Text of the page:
DASOTA THEATRE REVIEW: It Can Be A “LONELY PLANET”

A DUAL CRITICS DOUGLAS ANDERSON SCHOOL OF THE ARTS THEATRE REVIEW

The Douglas Anderson Theatre Department opened Steven Dietz’s “Lonely Planet” on October 19, 2017 for a run of eight performances through October 27. DA’s production is the Florida premier.

The play was written by prolific playwright Steven Dietz (who wrote thirty-four plays during 1981 – 2015), and is set in the late 1980’s. It debuted in 1993, a decade after the recognition of the beginning of the AIDS crisis. A Wikipedia post from 2015 which identifies fourteen plays with HIV/AIDS as a major theme includes Dietz’s play. Among the most frequently staged are “Angels in America,” “The Normal Heart,” and “Rent.”

We have reviewed a number of plays staged in DA’s black box theatre and it is always exciting to see the configuration of the stage. Scenic designer Nolan O’Dell and student crews have rendered a “small map store on the oldest street in an unnamed American City” with engaging detail. Multiple maps are mounted to the right, above the checkout counter, while shelves on the left are filled with globes for customers who are interested in the entire world. Most of the action takes place in a seating area on a lower level; the flooring includes a colorfully conceived celestial map.

The shop is owned and run by Jody, a man in his thirties; his younger friend Carl is a frequent visitor. Although both are gay, they are best friends, not lovers, and they cherish this friendship. As Carl notes, finding lovers is easy, while finding friends is difficult.

Jody is introspective, brooding, and withdrawn. He makes excuses for not opening his shop to conduct business, and doesn’t want to venture outside. Later, we learn he has been tested for AIDS every six months in the past – but is now afraid to schedule a test.

Carl is Jody’s opposite, overactive, dramatic, and very funny at times. And he cares about Jody, urging him to keep his business open, and to return to participating in community life. He is evasive about his jobs, saying he works at times as an art restorer or an auto glass installer. He lives elsewhere and shows up at the shop at intervals with different tee shirts, which gives the audience an idea of the passing of time. During the first act, we noted that Jody wears the same sweater and trousers throughout, which we attributed to his depressed state.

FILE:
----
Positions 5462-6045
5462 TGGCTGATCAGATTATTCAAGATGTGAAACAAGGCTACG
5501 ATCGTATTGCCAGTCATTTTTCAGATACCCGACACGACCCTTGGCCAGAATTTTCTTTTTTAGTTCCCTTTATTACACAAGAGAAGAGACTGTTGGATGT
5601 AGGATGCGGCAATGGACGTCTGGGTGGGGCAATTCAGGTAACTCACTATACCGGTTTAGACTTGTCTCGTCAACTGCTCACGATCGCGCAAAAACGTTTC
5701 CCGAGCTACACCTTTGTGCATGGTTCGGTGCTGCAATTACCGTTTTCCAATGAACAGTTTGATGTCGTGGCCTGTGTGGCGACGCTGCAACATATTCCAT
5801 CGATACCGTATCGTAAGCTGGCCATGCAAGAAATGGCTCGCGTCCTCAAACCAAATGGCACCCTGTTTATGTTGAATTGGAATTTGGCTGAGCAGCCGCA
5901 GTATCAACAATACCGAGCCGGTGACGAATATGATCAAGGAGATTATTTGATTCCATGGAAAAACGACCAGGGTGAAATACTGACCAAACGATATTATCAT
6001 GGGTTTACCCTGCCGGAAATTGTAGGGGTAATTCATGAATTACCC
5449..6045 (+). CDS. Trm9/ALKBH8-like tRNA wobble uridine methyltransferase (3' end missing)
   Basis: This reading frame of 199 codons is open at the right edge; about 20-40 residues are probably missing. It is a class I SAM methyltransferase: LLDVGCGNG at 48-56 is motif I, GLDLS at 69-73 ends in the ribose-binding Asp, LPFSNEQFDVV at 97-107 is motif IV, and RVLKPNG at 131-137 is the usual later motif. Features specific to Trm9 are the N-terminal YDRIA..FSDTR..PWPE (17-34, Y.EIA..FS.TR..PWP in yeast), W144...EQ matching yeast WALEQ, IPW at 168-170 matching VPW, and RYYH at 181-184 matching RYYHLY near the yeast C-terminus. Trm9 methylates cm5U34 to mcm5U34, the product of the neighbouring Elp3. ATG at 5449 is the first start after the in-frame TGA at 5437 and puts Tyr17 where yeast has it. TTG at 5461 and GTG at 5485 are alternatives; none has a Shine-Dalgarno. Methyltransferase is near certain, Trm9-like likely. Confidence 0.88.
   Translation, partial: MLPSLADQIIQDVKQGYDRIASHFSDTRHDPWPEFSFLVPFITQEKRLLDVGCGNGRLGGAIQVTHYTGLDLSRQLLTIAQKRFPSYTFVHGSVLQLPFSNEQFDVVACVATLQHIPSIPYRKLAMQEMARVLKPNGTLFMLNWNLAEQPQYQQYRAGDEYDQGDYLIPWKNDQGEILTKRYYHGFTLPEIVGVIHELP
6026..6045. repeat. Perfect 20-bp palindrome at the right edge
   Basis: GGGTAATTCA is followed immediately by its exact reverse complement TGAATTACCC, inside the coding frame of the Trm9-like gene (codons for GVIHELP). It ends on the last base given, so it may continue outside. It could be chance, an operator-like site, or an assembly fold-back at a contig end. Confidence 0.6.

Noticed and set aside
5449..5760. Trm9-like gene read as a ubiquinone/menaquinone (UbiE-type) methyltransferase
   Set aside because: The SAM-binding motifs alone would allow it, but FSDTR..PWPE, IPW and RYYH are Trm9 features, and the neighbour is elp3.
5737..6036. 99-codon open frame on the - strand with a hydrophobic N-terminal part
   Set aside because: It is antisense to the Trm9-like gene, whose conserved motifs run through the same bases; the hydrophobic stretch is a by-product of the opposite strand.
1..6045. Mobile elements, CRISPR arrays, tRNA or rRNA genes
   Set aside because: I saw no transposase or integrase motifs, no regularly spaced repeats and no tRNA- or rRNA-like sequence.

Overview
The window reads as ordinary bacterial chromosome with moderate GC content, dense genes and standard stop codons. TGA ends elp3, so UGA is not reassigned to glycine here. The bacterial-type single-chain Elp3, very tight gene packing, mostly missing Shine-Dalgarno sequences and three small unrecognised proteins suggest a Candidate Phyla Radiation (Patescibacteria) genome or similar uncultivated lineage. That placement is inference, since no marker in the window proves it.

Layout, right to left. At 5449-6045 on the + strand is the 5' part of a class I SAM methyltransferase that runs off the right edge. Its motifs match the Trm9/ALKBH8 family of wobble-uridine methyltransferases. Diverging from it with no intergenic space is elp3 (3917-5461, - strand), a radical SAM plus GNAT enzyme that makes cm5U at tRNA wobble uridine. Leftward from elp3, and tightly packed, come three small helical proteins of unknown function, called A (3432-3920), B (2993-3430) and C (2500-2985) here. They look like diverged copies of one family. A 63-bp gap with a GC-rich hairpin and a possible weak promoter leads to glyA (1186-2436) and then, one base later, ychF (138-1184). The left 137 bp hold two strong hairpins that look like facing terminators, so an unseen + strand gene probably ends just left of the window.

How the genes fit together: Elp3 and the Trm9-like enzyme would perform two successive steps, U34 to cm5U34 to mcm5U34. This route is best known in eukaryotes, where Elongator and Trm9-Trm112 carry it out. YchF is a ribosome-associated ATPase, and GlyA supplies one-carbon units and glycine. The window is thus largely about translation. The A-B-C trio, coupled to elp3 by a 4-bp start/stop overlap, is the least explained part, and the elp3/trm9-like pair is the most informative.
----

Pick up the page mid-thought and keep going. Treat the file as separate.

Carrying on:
Carl brings chairs into the shop, a mechanism for conveying the overwhelming devastation of the epidemic. He helps by cleaning the homes of AIDS victims who have died, but can’t bring himself to discard their favorite chairs. Soon the shop is cluttered with chairs; they are stacked everywhere. How many? Who knows – forty? – fifty?

Both characters speak directly to the audience from time to time to time, and we learn a great deal about their fears, challenges and coping mechanisms.  We’ll leave the ending for you to discover, in accordance with our practice of avoiding spoilers.

The play is double cast; each cast has four appearances. During the production we saw, the roles were filled by the “Moon Cast,” and portrayed brilliantly by seniors Mario Noto as Jody and Whit Hemphill as Carl. The “Star Cast” features Simon Thomas as Jody and Blake McClure as Carl.

“Lonely Planet” is directed by Michael Higgins, who chairs the Theatre Department. He worked with playwright Steven Dietz in a small Colorado theatre company many years ago, and has been with Douglas Anderson as a drama instructor since 1993.

The production crew included Michael Higgins (Director), Nolan O’Dell (Scenic Design), Geoff Moss (Technical Director, Light and Sound Design) Susan Peters (Scenic Charge Artist), Madison Kiernan (Stage Manager), and Hannah Freeman (Assistant Stage Manager)

This play revives a time filled with fear when many lost their lives to AIDS. And while progress has been made in containing the illness through education,  medications, and experimental therapies, it brings to our attention that the disease has not been eradicated. According to the Center for Disease Control, an estimated 1 million people around the world died from AIDS-related illnesses in 2016.

Douglas Anderson’s Performance Calendar for 2017 –2018 includes the musical comedy “CURTAINS” during November 16 –18, “ANTON IN SHOW BUSINESS” during February 1 – 9, and “PICNIC during April 12 – 19. For additional information, visit datheatreboosters.org or call the box office at 904-346-5620 ext.122.

About Dick Kerekes & Leisla Sansom

The Dual Critics of EU Jacksonville have been reviewing plays together for the past nine years. Dick Kerekes has been a critic since 1980, starting with The First Coast Entertainer and continuing as the paper morphed into EU Jacksonville. Leisla Sansom wrote reviews from time to time in the early 80s, but was otherwise occupied in the business world. As a writing team, they have attended almost thirty Humana Festivals of New America Plays at Actors Theatre in Louisville, Kentucky, and many of the annual conferences sponsored by the American Theatre Critics Association, which are held in cities throughout the country. They have reviewed plays in Cincinnati, Chicago, Miami, Sarasota, Minneapolis, Orlando, New York, Philadelphia, Sarasota, San Francisco, Shepherdstown, and The Eugene O’Neill Center in Waterford, Massachusetts. They currently review about one hundred plays annually in the North Florida area theaters, which include community, college, university, and professional productions.
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